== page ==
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Friday, 31 January 2014

Norah: The Making of an Irish-American Woman in 19th-Century New York - Cynthia Neale





Guest post by author, Cynthia Neale


The past is not dead and buried; it is not even past ~ William Faulkner

 In 1997, while dancing at an Irish pub, I glanced at the well-known poster, Irish Dresser. It is a photograph of a nineteenth-century Irish dresser with a red hen pecking on the floor before it. An Irish dresser is comparable to a china cabinet. As I danced, I imagined a young girl suffering from hunger and tragedy, but dreaming of a better life each time she climbs inside this place of refuge, her hiding place, and place of hope. Norah McCabe eventually travels across the sea from Ireland to America hidden away in this dresser. After my young adult novel, The Irish Dresser, A Story of Hope during The Great Hunger (An Gorta Mor, 1845-1850) was published, I thought I was finished telling Norah’s story. But I couldn’t leave her on the shores of America and also learned through genealogical research that there was a real Norah McCabe who had come from Ireland to NYC in 1847! And then I read that there was a real ship called The Star that carried passengers from Ireland to America during the Irish Famine. I had given this same name to the ship Norah McCabe travels on to America. On the real ship, there’s a family traveling on it with my last name, Neale. They had a thirteen year old girl traveling with them. Could this have been my Norah who had come to me so vividly while I danced?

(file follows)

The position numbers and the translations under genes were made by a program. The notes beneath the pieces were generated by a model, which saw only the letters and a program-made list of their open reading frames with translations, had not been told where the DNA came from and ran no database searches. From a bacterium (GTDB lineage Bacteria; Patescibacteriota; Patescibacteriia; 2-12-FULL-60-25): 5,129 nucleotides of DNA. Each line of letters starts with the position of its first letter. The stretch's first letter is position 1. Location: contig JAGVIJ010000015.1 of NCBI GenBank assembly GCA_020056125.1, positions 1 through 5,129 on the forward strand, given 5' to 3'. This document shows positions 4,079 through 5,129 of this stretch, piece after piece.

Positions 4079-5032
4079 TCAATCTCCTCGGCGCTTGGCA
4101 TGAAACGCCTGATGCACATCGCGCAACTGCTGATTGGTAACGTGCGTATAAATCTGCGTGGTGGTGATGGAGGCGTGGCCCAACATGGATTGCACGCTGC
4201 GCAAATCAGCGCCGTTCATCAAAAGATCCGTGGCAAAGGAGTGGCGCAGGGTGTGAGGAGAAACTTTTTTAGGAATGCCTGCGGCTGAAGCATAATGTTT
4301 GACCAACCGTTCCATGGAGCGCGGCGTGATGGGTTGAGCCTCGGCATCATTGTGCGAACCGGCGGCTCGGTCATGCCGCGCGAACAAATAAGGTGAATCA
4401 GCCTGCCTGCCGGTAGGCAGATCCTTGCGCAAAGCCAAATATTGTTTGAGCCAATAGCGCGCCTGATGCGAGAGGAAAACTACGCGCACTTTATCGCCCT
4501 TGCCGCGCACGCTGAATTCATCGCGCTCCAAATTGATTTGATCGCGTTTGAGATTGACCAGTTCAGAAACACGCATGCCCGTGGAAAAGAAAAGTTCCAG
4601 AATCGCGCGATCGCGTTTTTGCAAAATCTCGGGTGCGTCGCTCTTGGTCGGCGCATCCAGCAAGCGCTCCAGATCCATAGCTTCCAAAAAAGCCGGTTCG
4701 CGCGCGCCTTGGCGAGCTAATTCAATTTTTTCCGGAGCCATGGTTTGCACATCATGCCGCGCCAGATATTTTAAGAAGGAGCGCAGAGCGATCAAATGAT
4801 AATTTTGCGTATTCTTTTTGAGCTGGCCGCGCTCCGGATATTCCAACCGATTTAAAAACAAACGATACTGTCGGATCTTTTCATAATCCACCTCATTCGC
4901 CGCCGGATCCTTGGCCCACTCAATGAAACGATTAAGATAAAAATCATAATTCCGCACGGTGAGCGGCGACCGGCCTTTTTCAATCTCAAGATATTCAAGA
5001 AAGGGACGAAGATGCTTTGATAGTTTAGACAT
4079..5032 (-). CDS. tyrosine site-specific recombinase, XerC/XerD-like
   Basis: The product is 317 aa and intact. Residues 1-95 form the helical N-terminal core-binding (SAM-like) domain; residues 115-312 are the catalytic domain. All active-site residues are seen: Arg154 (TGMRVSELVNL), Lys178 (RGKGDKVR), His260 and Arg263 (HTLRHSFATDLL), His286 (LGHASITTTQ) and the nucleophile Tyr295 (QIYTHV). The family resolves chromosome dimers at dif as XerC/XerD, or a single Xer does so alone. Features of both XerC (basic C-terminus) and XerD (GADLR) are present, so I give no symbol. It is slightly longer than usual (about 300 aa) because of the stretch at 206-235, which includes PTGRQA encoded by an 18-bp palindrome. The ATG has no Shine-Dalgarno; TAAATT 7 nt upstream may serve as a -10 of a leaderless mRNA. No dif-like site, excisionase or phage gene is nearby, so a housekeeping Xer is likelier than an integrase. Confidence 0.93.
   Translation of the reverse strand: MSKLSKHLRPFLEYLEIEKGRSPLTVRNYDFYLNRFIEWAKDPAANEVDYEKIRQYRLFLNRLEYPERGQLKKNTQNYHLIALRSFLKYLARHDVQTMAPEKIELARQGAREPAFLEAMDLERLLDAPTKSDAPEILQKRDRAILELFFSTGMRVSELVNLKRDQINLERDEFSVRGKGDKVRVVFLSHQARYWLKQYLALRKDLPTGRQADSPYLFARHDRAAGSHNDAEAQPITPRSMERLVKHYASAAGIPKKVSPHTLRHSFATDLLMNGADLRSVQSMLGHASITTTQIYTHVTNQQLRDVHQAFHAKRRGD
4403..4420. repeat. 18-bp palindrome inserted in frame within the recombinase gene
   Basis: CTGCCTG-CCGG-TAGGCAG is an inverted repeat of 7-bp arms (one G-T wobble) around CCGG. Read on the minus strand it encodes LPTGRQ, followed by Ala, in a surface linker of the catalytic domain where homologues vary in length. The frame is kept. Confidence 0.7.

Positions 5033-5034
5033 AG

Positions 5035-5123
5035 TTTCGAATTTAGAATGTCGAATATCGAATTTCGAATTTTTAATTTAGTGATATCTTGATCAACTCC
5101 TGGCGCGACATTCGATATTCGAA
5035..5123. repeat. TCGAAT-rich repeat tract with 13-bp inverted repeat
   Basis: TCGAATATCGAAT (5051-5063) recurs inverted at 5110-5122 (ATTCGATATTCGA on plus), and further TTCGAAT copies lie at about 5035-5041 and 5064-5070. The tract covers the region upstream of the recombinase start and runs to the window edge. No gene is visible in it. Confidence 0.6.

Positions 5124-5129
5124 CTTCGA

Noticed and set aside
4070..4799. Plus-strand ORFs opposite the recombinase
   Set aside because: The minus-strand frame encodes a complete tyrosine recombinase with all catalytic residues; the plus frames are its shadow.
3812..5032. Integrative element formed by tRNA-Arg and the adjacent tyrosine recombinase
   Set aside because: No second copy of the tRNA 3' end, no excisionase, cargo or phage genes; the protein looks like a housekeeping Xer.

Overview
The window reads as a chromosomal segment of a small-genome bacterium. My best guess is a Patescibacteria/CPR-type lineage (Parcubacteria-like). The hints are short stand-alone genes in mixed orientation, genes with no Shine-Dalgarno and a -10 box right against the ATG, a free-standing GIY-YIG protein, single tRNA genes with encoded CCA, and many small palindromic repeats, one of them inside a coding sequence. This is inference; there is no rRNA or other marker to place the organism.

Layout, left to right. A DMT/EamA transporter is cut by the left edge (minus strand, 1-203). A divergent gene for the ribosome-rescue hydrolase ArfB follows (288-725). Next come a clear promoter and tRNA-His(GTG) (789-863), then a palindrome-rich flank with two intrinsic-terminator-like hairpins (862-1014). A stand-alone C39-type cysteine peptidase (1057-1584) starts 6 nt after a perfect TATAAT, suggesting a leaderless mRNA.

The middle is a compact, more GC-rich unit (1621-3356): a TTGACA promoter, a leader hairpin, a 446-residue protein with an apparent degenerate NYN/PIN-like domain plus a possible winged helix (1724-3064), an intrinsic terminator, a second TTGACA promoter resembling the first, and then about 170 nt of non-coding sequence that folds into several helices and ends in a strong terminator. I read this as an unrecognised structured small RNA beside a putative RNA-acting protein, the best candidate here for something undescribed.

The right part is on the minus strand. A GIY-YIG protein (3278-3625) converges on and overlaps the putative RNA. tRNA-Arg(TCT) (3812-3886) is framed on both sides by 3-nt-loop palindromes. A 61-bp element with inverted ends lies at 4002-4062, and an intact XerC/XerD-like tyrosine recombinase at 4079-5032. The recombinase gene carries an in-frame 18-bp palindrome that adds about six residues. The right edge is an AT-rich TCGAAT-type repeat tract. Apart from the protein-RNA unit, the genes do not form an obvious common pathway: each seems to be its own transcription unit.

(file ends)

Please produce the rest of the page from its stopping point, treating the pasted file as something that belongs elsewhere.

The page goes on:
The Great Hunger (Irish Famine) was a catastrophic event that left deep scars that altered Ireland and the Irish psyche. This was the worst disaster of the 19th-Century. There have been horrid “ethnic cleansing” periods in world history and this event has been debated as being the same. It was believed amongst some government officials at the time that Providence had provided the British a means, through the potato fungus and famine, to rid them of their nasty Irish problem. As a writer, this period in Irish history grabbed me by the heart and wouldn’t let go.

The only knowledge I had about the Irish Famine came from my high school history text book, “Over a million people perished in Ireland from the loss of the potato crop.” After I wrote a short play in 1997 about The Great Hunger and while researching and writing my first novel, people asked, “Why did the Irish only eat potatoes?” OMG! Americans and even Irish-Americans did not know this history. Honestly, I hadn’t known much, either. John Walters writes, “Surveys, I’m told, indicate that the Irish people do not want to hear about the Famine. But it is also precisely why the subject must be talked about until we remember the things we never knew.” As a writer, I knew this was a subject that would become the vehicle for a story. There was no number tattooed on the Irish skin, but the marking of cultural shame was evident. Tom Hayden writes in Irish Hunger, “There are unmarked famine graves in all of us.”